Itinerant exosomes: emerging roles in cell and tissue polarity.

PubMed ID: 18396047

Author(s): Lakkaraju A, Rodriguez-Boulan E. Itinerant exosomes: emerging roles in cell and tissue polarity. Trends Cell Biol. 2008 May;18(5):199-209. doi: 10.1016/j.tcb.2008.03.002. Epub 2008 Apr 7. Review. PMID 18396047

Journal: Trends In Cell Biology, Volume 18, Issue 5, May 2008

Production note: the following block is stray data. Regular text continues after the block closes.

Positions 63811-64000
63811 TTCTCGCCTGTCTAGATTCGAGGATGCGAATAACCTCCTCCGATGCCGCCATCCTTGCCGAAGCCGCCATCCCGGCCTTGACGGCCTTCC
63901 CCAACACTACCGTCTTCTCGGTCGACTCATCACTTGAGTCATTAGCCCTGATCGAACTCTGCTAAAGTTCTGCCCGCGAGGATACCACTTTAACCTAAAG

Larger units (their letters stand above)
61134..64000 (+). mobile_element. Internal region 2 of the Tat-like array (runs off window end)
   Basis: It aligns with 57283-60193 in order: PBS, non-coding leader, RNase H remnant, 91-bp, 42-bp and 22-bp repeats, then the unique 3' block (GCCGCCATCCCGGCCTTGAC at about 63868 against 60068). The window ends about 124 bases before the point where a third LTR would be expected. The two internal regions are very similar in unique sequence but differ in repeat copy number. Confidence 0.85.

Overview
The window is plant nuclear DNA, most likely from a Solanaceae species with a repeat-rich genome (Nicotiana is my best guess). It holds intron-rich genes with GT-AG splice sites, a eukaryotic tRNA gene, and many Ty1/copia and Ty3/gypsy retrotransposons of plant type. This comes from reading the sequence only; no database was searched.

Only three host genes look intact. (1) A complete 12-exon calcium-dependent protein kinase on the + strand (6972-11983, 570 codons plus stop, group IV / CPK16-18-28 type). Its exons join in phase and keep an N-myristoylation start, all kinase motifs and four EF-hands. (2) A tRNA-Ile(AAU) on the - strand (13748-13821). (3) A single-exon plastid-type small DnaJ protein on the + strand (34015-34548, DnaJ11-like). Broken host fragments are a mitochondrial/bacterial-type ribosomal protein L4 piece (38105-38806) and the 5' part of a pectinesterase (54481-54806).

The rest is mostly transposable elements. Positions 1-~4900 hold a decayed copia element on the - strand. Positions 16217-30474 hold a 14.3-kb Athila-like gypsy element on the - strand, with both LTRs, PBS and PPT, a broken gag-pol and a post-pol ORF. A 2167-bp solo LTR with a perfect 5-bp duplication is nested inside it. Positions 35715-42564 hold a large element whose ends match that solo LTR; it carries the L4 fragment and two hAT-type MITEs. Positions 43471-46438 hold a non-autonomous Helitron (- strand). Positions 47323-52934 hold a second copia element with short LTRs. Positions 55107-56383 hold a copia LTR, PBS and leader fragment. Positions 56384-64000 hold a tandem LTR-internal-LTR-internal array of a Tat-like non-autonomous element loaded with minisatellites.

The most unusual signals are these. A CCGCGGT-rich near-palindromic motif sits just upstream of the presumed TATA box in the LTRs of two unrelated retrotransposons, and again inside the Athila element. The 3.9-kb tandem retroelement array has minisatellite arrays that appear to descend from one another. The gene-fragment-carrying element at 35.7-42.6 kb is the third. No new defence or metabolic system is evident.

Cells use secreted signals (e.g. chemokines and growth factors) and sophisticated vehicles such as argosomes, cytonemes, tunneling nanotubes and exosomes to relay important information to other cells, often over large distances. Exosomes, 30-100-nm intraluminal vesicles of multivesicular bodies (MVB) released upon exocytic fusion of the MVB with the plasma membrane, are increasingly recognized as a novel mode of cell-independent communication. Exosomes have been shown to function in antigen presentation and tumor metastasis, and in transmitting infectious agents. However, little is known about the biogenesis and function of exosomes in polarized cells. In this review, we discuss new evidence suggesting that exosomes participate in the transport of morphogens and RNA, and thus influence cell polarity and developmental patterning of tissues.